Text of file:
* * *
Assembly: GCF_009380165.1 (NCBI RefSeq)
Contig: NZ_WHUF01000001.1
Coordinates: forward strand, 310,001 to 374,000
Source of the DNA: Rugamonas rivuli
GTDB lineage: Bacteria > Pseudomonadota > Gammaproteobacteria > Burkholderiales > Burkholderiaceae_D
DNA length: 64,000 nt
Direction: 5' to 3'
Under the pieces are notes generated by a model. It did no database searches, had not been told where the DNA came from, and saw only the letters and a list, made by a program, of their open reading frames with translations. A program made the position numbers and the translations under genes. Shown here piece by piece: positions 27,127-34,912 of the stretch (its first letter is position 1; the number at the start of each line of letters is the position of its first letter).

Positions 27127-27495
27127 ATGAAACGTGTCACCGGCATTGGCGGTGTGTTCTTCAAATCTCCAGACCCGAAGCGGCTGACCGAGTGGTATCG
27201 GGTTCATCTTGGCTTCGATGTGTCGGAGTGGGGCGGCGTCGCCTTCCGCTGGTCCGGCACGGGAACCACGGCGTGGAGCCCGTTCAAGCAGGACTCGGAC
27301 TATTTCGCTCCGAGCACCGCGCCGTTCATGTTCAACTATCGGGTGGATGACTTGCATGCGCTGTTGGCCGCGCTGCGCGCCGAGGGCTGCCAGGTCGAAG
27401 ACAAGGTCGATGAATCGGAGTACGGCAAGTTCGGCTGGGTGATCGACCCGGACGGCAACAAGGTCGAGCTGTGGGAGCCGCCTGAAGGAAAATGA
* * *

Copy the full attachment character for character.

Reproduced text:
Assembly: GCF_009380165.1 (NCBI RefSeq)
Contig: NZ_WHUF01000001.1
Coordinates: forward strand, 310,001 to 374,000
Source of the DNA: Rugamonas rivuli
GTDB lineage: Bacteria > Pseudomonadota > Gammaproteobacteria > Burkholderiales > Burkholderiaceae_D
DNA length: 64,000 nt
Direction: 5' to 3'
Under the pieces are notes generated by a model. It did no database searches, had not been told where the DNA came from, and saw only the letters and a list, made by a program, of their open reading frames with translations. A program made the position numbers and the translations under genes. Shown here piece by piece: positions 27,127-34,912 of the stretch (its first letter is position 1; the number at the start of each line of letters is the position of its first letter).

Positions 27127-27495
27127 ATGAAACGTGTCACCGGCATTGGCGGTGTGTTCTTCAAATCTCCAGACCCGAAGCGGCTGACCGAGTGGTATCG
27201 GGTTCATCTTGGCTTCGATGTGTCGGAGTGGGGCGGCGTCGCCTTCCGCTGGTCCGGCACGGGAACCACGGCGTGGAGCCCGTTCAAGCAGGACTCGGAC
27301 TATTTCGCTCCGAGCACCGCGCCGTTCATGTTCAACTATCGGGTGGATGACTTGCATGCGCTGTTGGCCGCGCTGCGCGCCGAGGGCTGCCAGGTCGAAG
27401 ACAAGGTCGATGAATCGGAGTACGGCAAGTTCGGCTGGGTGATCGACCCGGACGGCAACAAGGTCGAGCTGTGGGAGCCGCCTGAAGGAAAATGA